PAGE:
The Panama Canal is Simply Amazing
01.07.2016 - 01.09.2016 95 °F
Many people were confused and asked why we would stop off in Panama as our final stop on the trip. I had been wanting to see the Panama canal for quite some time both because it's an amazing engineering feat as well as it's economic impact to global trade. Kurt was wiling to indulge my interest. A colleague at work had suggested I read David McCullough's book. The Path Between the Seas, about the financing, politics, and construction of the Panama canal. I bought the book on my kindle thinking it would be easy reading on the flights..not knowing it was nearly 700 pages of detailed history! So needless to say I didn't get through the entire history before reaching Panama.
I learned that the French attempted building and controlling a Panama Canal, but failed in both design and financing ultimately going bankrupt and liquidating all assets. It turns out the Americans bought all the assets (machines, railroad, building materials that the French left in Panama) and continued with a revised engineering design that would ultimately work. However, it took a lot of lobbying and politics to get the Americans to think a canal connecting the Atlantic and Pacific oceans would be best in Panama rather than other narrow strips of land in central America. At the time the Americans got involved, Panama was actually under Colombian rule. The Americans - particularly U.S. President Teddy R - decided they didn't care for the extortion of the United States and French liquidation being carried by the Colombian leader and flipped the script. The Americans provided military and financial support to a group of Panamanian separatists who guaranteed control of the canal zone to the U.S. in exchange for money and continued military support. This event has probably contributed to the international sentiment that the Americans will gladly get involved in other countries' business when it's in the U.S.'s favor. That's all of the history I can share currently, because I'm only 400 pages into the dense literary. In fact, Kurt and I were joking that going to the Panama Canal museum and the canal itself was sort of a spoiler alert for the book.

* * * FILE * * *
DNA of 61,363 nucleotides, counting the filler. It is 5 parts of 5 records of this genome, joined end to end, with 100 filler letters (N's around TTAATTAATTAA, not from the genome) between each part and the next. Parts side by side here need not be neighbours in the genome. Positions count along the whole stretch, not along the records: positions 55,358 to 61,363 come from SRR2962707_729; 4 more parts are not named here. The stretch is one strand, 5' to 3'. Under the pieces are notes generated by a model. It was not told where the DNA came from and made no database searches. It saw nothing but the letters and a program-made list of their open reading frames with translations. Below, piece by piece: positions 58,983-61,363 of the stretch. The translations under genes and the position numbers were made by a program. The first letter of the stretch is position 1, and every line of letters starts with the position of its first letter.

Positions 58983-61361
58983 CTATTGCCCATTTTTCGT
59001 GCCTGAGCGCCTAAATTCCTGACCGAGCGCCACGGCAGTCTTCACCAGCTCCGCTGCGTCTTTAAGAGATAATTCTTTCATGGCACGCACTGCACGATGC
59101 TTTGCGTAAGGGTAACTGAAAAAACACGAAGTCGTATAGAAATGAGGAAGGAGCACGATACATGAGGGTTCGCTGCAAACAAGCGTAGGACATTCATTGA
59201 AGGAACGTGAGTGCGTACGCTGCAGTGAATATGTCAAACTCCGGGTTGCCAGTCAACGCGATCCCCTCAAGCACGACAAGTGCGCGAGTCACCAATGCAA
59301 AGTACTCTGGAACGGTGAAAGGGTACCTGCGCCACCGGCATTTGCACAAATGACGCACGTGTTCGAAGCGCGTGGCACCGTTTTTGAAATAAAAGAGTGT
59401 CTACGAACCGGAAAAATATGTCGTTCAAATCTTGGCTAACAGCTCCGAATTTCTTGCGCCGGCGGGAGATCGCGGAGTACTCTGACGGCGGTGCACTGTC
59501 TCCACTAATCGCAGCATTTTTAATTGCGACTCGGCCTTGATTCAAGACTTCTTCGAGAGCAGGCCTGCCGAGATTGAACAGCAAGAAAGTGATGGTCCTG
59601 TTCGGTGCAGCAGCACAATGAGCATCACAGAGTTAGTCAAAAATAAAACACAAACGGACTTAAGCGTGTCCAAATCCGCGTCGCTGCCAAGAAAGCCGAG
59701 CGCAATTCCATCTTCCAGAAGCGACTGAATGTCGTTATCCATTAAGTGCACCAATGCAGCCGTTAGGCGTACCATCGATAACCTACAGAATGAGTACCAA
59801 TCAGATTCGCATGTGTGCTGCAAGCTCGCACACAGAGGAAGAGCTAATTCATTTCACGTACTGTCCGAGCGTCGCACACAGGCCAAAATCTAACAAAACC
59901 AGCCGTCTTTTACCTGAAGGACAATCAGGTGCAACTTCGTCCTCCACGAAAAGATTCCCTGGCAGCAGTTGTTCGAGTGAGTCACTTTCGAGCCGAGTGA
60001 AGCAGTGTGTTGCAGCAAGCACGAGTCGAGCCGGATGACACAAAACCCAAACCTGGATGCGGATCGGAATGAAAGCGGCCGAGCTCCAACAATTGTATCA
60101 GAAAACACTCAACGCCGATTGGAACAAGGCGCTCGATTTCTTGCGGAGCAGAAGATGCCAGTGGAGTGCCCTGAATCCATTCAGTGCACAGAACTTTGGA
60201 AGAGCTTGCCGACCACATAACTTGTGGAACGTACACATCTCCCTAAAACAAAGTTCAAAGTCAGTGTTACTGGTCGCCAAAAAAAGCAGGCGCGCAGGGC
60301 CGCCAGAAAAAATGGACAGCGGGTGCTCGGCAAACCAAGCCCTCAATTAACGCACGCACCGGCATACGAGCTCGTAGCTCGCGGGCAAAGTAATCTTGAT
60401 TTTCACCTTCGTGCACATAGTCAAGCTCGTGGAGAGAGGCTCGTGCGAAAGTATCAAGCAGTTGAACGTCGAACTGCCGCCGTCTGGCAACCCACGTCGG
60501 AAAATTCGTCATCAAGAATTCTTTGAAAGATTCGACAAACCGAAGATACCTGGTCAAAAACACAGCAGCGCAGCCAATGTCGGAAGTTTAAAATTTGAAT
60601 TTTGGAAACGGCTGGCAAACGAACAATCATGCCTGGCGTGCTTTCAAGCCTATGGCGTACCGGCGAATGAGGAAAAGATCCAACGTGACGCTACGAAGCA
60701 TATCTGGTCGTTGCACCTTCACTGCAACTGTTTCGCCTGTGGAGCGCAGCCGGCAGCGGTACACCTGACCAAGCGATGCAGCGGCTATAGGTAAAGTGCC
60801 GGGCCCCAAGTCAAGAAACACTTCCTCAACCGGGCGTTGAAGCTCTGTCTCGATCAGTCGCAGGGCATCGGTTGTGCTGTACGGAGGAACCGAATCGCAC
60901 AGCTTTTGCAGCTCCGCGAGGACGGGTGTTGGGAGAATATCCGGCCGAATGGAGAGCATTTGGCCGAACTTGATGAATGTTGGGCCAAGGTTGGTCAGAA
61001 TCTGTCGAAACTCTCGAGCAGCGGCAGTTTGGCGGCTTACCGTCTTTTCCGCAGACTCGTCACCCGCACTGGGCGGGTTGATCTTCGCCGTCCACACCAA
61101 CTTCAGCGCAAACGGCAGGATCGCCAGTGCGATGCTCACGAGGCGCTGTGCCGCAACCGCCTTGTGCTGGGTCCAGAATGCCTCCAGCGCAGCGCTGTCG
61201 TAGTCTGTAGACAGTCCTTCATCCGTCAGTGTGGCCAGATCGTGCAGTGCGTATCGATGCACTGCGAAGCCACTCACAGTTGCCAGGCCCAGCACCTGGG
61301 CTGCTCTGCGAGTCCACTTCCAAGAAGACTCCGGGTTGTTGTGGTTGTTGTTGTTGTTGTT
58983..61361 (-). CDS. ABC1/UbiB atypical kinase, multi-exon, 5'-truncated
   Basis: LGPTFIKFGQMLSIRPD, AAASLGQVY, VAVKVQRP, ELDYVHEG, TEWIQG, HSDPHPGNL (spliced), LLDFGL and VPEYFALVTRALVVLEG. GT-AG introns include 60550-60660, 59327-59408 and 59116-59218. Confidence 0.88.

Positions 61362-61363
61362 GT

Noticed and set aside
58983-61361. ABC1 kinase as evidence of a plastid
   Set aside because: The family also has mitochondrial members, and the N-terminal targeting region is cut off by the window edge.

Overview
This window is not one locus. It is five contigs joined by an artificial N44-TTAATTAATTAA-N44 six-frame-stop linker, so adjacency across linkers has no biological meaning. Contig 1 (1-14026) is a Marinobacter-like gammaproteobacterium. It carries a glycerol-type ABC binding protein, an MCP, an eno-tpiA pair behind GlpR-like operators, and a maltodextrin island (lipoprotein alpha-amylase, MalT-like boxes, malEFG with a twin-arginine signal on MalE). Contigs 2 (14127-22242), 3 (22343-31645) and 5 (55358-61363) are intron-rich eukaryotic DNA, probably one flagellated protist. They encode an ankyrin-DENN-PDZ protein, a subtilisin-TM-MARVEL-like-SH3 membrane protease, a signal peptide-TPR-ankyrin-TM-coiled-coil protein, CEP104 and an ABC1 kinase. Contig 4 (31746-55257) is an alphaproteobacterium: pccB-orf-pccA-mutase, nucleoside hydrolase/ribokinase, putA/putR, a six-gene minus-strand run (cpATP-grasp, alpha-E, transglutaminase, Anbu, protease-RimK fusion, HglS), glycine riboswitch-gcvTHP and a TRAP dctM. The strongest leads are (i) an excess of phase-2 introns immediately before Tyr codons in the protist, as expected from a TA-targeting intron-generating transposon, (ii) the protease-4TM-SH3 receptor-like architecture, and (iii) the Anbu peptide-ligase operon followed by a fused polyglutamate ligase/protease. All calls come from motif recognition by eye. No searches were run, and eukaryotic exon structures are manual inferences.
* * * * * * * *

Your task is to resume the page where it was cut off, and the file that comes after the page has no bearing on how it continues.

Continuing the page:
Panama isn't just about the canal, although that is the main reason people initially visit Panama. As a result of the successful completion of the canal around the turn of the century, a huge financial, trade and business center developed. Driving into Panama city from the airport you see many sky scrapers and a developed metropolitan city. The taxi situation is a little sketchy, but not bad. You exit the airport and get approached by lots of drivers who clearly offer different prices to different people. We got put in a clean van quoted $30 to the city with another rider who was quoted $25. All taxi rides are negotiated before getting into the taxi and generally negotiated in Spanish as the taxi drivers tend not to speak much English. My broken Spanish sufficed for that sort of stuff. Panama's currency is called the Balboa and is pegged to the US dollar, and they accept the US dollar everywhere as well.
We spent our first day in Casco Viejo, the old town Panama area. Super cool and worth seeing. You can walk the whole thing in a morning quickly or spend an day sauntering around stopping in stores and at local vendors, having coffee or drinks, and enjoying being at the water. We stopped at bar and restaurant Paula Nani on the water (San Felipe, Casco Viejo, Ave A, Calle 3ra, Edificio 2-47) and enjoyed it. Our tables was on the water where we had an early afternoon showing of a guy bathing - possibly also sun bathing? - on in shore water at high tide. We also stopped at Tantamount. They have a great rooftop area that opens at 4, but we asked if we could buy a drink and take it up there, which they were totally cool about it. The view was amazing.